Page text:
Diabetic dyslipidaemia linked to nephropathy risk
medwireNews: The presence of diabetic dyslipidaemia may explain why patients with Type 2 diabetes develop kidney disease despite good risk factor control, say researchers.
Giuseppina Russo (University of Messina, Italy) and colleagues found that low levels of high-density lipoprotein (HDL) cholesterol and high levels of triglycerides were linked to kidney disease risk even after accounting for blood pressure and glycaemic control.
“These results may have important therapeutic implications”, they say, noting the reduced risk of albuminuria among patients who received fibrate treatment in the ACCORD trial.
Almost a third of the 15,362 Type 2 diabetes patients in the current study developed kidney complications during 4 years of follow-up, although the researchers note this high rate may be partly due to selection bias, with the patients being identified via specialist clinics. In all, 23.3% developed albuminuria, 12.8% developed a low estimated glomerular filtration rate and 4.0% developed both.
The rate of either outcome was significantly higher among patients with elevated triglycerides (≥150 mg/dL) at baseline, at 34.6% compared with 31.0% among those without. And the same was true for low HDL cholesterol levels (<40 mg/dL for men; <50 mg/dL for women), at 34.8% versus 30.9%.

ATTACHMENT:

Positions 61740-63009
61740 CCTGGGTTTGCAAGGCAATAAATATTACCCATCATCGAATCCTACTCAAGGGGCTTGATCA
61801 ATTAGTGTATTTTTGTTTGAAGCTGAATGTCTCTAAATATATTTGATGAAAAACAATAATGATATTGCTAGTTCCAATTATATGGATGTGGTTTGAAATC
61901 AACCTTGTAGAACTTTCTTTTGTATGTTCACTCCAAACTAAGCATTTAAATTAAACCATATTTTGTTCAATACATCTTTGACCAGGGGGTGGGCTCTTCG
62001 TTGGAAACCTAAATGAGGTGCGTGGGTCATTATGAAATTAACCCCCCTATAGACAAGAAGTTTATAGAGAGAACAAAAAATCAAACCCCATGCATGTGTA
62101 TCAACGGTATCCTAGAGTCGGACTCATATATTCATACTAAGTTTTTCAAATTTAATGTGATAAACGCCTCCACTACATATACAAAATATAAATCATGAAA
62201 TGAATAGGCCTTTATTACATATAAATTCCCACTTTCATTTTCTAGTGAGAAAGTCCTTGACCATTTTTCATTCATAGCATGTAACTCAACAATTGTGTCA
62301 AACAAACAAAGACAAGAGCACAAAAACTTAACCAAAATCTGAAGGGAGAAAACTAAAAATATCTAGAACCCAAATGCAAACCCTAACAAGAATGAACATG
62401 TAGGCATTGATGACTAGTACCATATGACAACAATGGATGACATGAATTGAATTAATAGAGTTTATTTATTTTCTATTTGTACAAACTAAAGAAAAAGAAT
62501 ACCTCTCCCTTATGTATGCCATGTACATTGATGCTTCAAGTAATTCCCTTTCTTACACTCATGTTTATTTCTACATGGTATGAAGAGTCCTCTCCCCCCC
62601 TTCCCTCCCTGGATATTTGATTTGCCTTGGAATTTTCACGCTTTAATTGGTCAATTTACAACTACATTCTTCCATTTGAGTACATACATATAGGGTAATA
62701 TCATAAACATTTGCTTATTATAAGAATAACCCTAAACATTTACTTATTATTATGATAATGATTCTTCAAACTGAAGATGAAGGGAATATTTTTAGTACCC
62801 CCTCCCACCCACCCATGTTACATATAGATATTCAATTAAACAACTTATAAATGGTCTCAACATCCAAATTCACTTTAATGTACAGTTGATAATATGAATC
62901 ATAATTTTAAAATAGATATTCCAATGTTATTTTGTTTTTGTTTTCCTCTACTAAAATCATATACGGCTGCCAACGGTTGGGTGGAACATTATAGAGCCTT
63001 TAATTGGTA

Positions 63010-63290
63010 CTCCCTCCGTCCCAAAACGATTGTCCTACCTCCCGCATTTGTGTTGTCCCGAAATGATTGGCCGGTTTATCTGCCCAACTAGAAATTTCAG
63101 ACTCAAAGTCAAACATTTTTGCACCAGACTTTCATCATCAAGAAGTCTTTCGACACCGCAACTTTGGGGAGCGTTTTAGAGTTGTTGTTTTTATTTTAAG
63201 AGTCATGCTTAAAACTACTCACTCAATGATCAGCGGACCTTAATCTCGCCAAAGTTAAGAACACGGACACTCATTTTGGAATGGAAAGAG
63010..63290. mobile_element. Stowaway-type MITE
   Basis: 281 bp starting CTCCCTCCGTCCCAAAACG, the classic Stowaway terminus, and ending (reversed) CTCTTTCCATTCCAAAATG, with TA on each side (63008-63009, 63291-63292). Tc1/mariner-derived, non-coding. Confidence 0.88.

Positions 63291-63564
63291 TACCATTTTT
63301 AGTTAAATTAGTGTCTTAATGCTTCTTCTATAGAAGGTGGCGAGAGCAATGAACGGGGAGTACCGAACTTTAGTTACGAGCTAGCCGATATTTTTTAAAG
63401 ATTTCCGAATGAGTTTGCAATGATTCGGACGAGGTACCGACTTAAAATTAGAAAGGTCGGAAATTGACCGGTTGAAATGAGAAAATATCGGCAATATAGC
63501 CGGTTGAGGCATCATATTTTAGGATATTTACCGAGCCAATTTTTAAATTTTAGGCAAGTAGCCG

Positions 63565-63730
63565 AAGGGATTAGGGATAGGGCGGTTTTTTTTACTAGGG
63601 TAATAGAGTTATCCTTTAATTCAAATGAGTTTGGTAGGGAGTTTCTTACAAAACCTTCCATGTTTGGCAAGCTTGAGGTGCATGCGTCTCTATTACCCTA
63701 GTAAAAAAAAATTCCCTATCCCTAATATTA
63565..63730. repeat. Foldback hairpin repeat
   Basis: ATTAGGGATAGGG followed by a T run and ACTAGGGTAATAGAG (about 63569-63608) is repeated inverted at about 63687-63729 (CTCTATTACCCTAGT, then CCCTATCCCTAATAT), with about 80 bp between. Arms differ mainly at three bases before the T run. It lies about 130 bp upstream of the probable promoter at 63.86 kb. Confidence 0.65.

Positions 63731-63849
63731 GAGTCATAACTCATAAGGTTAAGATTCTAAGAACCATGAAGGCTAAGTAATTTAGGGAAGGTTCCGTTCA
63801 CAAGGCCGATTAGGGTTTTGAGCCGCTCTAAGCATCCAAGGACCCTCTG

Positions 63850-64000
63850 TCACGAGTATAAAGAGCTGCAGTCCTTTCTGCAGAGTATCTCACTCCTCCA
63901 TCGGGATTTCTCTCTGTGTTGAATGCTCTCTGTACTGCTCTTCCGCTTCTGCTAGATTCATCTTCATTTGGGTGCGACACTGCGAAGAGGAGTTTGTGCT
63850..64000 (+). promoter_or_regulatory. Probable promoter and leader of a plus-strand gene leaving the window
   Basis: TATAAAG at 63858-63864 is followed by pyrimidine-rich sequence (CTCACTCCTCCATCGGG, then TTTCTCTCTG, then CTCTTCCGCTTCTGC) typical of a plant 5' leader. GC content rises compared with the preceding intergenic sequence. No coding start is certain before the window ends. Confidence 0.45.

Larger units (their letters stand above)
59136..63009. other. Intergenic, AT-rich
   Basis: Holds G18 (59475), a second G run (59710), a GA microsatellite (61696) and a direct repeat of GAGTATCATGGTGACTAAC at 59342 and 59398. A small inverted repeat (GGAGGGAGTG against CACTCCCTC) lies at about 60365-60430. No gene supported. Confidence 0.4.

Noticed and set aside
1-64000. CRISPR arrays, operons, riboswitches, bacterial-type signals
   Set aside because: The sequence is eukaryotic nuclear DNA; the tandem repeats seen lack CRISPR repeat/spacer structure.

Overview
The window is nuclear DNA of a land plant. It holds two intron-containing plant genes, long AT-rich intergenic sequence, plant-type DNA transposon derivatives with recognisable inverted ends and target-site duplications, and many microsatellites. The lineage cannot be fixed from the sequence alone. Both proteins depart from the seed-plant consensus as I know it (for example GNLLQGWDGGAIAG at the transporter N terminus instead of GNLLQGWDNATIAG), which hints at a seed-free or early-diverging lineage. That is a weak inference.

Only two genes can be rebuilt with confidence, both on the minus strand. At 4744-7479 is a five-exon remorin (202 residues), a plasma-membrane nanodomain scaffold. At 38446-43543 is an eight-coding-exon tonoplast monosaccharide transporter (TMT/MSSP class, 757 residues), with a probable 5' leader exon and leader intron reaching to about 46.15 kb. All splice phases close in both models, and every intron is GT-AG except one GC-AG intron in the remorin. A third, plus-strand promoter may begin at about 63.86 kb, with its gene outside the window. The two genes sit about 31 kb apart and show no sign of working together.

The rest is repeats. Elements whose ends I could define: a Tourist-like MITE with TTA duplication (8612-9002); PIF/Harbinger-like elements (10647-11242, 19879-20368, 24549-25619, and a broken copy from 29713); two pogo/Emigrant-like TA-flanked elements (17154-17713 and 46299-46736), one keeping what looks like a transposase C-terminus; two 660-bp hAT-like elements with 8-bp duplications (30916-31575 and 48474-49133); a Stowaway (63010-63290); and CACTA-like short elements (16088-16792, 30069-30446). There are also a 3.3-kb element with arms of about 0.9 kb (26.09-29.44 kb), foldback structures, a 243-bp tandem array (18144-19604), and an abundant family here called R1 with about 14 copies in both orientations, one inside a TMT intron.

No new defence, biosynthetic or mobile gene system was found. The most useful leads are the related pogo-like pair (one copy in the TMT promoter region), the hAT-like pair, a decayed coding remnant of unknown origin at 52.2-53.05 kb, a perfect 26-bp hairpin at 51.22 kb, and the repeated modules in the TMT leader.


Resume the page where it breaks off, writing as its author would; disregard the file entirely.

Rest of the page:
The team found no evidence of a threshold effect when analysing the lipid markers as continuous variables. For example, each 50 mg/dL increase in triglycerides raised the risk of albuminuria by a significant 6% and each 10 mg/dL increase in HDL cholesterol lowered it by 7%.
The size of the effect was reduced after accounting for factors including age, body mass index, diabetes duration, blood pressure, lipid-lowering medications and glycated haemoglobin levels, reflecting “the major role played by classical risk factors”.
However, the association remained statistically significant, indicating that “an independent role of lipid fractions on kidney function is still plausible, as supported by several pieces of experimental evidence”, write the researchers in Diabetes Care.
They add that their data indicate that HDL cholesterol may contribute more strongly than triglycerides to kidney outcomes in diabetes patients, although they stress that both lipid fractions were independently prognostic and that the risk associated with the two “cannot be directly compared”.
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